On Primate Research, the U.S. Is ‘Out of Step’ With the Rest of the World
As the European Union phases out animal research, the United States just wants more.
U.S. Increases Federal Budget for Primate Research
From 2019 to 2021, the U.S. National Institutes of Health (NIH) invested nearly $29 million to breed more monkeys for biomedical research, with an additional $7.5 million to be spent by October 2021. The investments, which include infrastructure improvements at the U.S. National Primate Research Centers (NPRCs), were made in the wake of the COVID-19 pandemic, as researchers have been testing numerous vaccines on nonhuman primates, most commonly rhesus macaques (Macaca mulatta)—a species of Old World monkey commonly used to study infectious diseases—before human trials began.
Using the pandemic as the pretext, the Biden administration proposed using even more taxpayer money to conduct primate research, suggesting a 27 percent funding increase for the NPRCs in its fiscal year 2022 budget request. Congress approved that request, giving an additional $30 million to the centers.
“We have been making investments to bring the levels up and to plan for the future,” James Anderson, director of the NIH Division of Program Coordination, Planning, and Strategic Initiatives in Bethesda, Maryland, told Nature. “What happens if [a pandemic] happens again, with another virus in three years? We want to be ready for that.”
“A couple of years ago, we were feeling the pinch,” Nancy Haigwood, director of the NPRC in Beaverton, Oregon, told Nature in 2021. Citing the pandemic, Haigwood said, “We are truly out of animals,” though Nature reports that the center she runs houses some 5,000 primates.
Cruel and Deadly Experiments
Animal rights advocates are rebuffing the proposed increase in funding, which would subject many more animals to cruel and deadly experiments. In an email to Earth | Food | Life in September 2021, Barbara Stagno, president and executive director of Citizens for Alternatives to Animal Research and Experimentation (CAARE), an animal rights nonprofit organization based in New York, countered the claim that there is a dearth in primates for research. The group launched a public petition in 2021 urging Congress to reject the additional funding for primate research.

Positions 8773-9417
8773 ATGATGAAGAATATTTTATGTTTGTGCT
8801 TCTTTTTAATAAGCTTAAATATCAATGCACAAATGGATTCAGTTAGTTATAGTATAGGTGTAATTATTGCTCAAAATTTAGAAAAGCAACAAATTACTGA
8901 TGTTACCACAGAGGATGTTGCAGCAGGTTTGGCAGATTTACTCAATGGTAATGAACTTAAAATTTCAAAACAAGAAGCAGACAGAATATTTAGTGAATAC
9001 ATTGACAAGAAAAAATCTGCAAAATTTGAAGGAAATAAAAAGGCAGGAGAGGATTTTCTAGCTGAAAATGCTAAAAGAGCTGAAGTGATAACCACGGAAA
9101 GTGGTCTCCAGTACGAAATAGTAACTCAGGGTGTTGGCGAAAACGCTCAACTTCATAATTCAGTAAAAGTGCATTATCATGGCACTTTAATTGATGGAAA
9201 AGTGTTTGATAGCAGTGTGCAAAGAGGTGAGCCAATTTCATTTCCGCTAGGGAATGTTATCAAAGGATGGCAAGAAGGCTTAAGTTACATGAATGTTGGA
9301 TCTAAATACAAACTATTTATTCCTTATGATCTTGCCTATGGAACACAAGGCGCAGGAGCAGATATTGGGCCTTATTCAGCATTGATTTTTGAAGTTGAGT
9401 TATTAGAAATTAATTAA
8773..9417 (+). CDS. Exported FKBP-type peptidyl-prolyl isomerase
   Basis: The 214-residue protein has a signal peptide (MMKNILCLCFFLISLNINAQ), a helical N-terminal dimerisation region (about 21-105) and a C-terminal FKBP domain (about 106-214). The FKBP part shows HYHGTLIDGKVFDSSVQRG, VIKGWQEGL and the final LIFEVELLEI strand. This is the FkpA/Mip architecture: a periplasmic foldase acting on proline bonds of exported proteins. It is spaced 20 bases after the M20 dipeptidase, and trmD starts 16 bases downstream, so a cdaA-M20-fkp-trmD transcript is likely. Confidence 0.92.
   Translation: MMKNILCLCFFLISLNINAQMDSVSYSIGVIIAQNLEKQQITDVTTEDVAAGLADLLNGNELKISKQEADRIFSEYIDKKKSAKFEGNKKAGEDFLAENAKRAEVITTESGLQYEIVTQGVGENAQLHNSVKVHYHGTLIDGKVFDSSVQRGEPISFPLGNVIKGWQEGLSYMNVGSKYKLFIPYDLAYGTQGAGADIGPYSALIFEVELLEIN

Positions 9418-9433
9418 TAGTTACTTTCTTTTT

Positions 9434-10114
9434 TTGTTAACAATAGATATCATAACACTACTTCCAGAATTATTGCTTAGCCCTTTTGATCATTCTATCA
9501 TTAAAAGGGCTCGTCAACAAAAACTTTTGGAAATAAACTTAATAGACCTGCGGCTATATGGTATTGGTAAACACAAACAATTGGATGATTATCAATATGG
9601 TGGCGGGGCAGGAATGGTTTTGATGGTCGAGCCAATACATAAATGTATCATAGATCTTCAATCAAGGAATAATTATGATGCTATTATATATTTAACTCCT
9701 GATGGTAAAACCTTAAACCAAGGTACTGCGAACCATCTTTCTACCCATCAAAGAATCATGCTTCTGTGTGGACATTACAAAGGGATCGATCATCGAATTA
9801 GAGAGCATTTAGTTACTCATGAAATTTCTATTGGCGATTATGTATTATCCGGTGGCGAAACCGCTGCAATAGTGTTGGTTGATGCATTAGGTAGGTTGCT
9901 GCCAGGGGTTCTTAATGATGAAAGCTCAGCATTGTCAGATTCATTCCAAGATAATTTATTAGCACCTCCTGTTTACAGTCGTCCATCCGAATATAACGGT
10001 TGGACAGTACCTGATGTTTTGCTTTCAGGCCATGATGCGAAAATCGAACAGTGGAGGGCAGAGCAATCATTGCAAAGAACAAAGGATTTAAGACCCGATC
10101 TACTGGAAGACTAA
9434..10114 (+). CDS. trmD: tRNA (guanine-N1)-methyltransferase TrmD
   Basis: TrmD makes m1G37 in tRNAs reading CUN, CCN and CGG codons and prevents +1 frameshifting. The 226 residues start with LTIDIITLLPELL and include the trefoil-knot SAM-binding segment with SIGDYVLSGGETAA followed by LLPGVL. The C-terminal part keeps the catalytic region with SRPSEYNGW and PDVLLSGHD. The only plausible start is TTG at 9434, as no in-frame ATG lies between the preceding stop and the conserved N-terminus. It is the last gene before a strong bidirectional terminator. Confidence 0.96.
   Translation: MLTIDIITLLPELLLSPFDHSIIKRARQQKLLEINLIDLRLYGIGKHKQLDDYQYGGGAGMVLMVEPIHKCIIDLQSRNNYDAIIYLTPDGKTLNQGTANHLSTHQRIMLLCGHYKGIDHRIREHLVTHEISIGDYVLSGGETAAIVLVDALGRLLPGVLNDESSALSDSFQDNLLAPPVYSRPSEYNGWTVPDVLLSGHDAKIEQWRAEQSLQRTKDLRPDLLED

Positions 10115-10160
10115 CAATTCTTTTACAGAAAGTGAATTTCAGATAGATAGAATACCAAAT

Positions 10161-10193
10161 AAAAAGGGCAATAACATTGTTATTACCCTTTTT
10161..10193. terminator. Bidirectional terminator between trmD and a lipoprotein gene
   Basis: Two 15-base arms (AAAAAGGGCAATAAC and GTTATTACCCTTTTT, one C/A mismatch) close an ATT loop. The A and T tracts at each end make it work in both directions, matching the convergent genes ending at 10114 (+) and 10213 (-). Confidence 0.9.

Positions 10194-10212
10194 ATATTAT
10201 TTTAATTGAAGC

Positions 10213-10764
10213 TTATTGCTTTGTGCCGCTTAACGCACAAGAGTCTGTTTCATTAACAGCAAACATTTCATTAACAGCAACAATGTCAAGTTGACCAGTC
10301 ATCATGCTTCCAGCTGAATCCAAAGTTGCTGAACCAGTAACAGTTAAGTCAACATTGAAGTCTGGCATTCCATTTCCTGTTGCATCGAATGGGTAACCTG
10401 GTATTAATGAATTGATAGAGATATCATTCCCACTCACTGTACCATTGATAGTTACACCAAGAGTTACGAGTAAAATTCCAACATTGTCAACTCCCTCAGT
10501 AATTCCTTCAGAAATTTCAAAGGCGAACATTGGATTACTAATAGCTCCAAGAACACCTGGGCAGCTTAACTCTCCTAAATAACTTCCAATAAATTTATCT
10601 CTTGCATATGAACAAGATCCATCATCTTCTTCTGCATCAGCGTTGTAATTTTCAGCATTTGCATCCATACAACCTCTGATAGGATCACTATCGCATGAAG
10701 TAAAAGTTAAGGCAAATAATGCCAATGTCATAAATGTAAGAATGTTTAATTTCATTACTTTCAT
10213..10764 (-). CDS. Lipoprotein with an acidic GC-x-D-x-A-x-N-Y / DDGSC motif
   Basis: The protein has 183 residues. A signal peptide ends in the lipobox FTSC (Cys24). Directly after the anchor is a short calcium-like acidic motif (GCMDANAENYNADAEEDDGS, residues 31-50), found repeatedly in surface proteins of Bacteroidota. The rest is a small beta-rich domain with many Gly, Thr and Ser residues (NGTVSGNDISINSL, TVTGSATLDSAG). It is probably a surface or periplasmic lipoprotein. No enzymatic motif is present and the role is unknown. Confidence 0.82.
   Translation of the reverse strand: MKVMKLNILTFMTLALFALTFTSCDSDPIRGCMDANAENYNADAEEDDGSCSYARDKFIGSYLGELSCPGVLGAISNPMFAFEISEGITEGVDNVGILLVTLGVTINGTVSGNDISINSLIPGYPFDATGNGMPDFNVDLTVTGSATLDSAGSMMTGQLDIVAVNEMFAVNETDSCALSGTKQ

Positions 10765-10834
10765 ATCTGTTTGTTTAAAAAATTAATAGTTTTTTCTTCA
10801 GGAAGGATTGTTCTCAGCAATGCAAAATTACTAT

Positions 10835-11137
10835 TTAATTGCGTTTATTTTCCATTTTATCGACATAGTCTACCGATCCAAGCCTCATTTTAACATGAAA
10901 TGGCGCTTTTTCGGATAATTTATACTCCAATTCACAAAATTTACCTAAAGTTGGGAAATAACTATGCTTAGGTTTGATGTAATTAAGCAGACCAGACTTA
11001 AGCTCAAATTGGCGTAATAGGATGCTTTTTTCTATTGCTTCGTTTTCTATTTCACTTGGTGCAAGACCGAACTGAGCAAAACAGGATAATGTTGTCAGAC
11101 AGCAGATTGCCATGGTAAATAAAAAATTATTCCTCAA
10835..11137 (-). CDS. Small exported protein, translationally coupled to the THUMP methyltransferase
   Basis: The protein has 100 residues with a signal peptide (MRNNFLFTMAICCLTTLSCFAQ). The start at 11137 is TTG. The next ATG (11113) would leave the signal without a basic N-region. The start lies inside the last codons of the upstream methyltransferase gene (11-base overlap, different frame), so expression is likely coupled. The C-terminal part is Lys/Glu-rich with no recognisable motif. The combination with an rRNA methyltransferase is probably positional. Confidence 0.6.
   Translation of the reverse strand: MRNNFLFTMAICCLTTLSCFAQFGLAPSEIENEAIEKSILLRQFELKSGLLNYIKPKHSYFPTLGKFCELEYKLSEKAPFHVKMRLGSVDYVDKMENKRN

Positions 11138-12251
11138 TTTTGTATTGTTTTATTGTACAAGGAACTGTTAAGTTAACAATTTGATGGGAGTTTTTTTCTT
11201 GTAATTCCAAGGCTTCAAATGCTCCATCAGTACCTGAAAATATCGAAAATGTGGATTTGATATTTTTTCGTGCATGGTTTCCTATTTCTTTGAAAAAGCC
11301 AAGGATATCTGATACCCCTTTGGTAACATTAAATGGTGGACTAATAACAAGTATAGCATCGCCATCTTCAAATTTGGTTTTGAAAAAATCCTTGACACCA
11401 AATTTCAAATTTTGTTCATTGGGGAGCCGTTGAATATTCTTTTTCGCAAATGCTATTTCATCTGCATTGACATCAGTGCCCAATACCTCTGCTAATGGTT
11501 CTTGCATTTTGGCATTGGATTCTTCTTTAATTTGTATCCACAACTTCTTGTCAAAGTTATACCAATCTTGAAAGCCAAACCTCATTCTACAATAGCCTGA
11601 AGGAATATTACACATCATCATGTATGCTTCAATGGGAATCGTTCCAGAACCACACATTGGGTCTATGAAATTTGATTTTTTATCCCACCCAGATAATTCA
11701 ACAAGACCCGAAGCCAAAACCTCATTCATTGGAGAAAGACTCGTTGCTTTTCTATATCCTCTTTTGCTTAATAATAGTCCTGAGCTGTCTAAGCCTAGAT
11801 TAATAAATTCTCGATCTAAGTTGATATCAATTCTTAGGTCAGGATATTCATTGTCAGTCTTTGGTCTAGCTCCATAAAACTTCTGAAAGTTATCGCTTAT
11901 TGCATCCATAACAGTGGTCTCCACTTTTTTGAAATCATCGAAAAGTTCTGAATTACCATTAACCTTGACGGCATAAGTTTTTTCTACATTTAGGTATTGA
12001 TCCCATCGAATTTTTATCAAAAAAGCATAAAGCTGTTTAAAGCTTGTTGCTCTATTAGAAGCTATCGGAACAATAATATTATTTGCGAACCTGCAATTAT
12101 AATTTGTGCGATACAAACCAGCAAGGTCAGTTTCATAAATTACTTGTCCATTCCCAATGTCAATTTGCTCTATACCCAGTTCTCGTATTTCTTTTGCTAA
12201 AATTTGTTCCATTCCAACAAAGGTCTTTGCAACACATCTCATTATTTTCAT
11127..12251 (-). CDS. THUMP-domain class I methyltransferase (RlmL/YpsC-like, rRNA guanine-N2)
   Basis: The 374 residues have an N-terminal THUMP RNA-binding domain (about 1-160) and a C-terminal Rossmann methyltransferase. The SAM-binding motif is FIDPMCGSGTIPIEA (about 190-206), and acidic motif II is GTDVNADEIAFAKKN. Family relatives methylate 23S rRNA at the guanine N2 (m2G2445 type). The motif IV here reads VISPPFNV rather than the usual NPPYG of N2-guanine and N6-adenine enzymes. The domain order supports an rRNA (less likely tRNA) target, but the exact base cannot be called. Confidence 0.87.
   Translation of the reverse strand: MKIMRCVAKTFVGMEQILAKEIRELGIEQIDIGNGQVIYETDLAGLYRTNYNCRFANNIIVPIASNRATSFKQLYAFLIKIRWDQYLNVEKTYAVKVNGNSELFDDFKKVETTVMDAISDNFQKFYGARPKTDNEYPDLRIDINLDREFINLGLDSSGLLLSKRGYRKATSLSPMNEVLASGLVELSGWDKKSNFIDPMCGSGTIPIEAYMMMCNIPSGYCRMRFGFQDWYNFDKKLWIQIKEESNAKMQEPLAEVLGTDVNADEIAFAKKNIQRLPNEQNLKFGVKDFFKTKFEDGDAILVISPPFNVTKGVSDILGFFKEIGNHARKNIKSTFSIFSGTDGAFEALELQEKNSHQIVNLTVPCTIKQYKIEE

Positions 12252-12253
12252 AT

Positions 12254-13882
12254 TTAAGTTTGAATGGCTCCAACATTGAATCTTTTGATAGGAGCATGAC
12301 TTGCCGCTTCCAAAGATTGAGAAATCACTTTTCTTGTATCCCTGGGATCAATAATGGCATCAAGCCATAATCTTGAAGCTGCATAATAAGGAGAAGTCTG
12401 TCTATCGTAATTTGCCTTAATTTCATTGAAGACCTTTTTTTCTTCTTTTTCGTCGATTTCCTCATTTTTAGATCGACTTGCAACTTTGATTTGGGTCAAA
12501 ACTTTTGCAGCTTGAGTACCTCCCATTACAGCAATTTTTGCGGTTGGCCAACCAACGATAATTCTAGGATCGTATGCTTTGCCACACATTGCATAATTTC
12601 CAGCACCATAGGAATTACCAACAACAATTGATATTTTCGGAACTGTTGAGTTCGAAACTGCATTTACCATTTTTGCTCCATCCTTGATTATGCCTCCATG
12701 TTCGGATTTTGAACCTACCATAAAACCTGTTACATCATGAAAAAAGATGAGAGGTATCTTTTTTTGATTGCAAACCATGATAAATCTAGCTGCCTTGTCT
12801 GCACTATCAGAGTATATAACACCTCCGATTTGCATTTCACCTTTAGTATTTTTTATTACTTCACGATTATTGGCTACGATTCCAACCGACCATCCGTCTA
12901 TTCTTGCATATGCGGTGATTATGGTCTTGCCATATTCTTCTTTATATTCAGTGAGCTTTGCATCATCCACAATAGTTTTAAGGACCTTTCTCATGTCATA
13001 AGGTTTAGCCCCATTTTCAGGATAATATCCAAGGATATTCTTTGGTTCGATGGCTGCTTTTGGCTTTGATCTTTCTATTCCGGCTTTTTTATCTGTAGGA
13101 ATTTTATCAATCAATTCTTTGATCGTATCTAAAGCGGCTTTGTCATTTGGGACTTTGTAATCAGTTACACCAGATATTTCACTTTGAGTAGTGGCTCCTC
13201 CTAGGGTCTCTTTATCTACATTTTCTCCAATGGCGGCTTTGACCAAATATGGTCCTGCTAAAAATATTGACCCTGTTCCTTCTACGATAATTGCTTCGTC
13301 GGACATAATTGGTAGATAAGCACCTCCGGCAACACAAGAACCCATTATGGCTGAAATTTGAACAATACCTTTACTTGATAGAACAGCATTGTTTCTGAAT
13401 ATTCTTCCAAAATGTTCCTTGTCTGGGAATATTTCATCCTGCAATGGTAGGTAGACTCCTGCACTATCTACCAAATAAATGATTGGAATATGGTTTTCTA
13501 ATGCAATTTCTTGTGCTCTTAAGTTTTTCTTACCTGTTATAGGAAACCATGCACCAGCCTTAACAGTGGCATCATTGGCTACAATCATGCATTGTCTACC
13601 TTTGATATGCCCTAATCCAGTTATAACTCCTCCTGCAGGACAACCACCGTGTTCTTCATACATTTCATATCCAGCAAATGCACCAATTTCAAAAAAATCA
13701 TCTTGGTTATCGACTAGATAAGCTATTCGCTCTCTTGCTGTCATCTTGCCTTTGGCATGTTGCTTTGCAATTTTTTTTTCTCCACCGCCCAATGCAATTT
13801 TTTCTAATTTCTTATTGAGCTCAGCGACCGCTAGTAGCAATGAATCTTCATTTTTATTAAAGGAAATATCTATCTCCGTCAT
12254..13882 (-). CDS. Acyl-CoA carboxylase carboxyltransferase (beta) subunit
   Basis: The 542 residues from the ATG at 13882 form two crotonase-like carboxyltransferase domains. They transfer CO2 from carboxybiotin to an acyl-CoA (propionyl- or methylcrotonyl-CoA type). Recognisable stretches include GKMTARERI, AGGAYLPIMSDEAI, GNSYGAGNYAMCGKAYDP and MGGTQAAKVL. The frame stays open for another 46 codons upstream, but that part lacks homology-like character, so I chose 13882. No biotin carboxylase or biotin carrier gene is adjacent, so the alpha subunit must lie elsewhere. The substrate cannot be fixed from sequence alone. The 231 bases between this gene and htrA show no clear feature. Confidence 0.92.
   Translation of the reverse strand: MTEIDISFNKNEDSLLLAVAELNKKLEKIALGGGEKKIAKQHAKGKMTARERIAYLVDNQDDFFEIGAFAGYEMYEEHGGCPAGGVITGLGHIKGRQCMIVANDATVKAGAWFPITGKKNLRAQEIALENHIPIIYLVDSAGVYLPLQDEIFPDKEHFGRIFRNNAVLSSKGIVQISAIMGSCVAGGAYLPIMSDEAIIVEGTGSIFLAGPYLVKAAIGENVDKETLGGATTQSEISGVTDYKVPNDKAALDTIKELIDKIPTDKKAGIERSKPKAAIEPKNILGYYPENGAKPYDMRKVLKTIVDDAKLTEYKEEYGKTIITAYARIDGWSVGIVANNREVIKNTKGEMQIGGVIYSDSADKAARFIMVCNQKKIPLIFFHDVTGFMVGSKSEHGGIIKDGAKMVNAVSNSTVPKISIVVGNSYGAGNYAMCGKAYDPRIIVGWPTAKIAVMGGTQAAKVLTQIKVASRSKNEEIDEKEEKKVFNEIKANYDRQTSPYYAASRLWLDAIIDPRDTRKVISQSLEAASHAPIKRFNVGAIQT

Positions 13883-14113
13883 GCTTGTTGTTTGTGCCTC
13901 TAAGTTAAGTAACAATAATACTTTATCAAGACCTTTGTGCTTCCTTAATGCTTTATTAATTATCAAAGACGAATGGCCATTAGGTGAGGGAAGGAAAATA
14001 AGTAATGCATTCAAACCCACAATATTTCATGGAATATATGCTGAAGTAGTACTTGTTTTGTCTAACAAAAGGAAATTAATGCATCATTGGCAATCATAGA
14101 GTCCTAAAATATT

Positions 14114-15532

While the centers claim that there are not enough primates to conduct research, Stagno presented figures from the U.S. Department of Agriculture showing that the opposite is true. “In 2019, there were 40,269 monkeys held ‘on reserve,’ in addition to the 68,257 monkeys subjected to experiments,” said Stagno. “Not only were over 40,000 monkeys warehoused ‘on hold’ for use in experiments, but that number is a 14 percent increase from 2018, clearly demonstrating a growing surplus—not a shortage—of monkeys.”
On February 8, 2023, a letter signed by over 380 researchers was sent to the National Institutes of Health, urging them to cease funding experiments on nonhuman primates at Harvard Medical School (HMS). Specifically, the letter takes issue with research involving macaque monkeys led by HMS professor Margaret S. Livingstone. The authors of the letter, who are affiliated with Harvard Law School’s Animal Law and Policy Clinic and the University of St Andrews’ Wild Minds Lab, called on the NIH to withdraw funding from nonhuman primate research that lacks “ecological validity” and involves the “cruel and unnecessary treatment of laboratory animals.”
Monkeys: Not Essential for COVID-19 Research
“In contrast to the falsehoods being pushed by the primate centers, monkeys are not essential for COVID-19 research. In fact, due to vast differences in genetics and physiology, primates do not experience COVID-19 as humans do,” said Stagno.
In fact, scientists at the NIH concluded in 2015 that research on SARS and MERS, two strains of coronaviruses that crossed the species barrier to infect humans within the preceding 12 years, had been largely unsuccessful “in part because of difficulties in developing animal models that provide consistent and reproducible results.”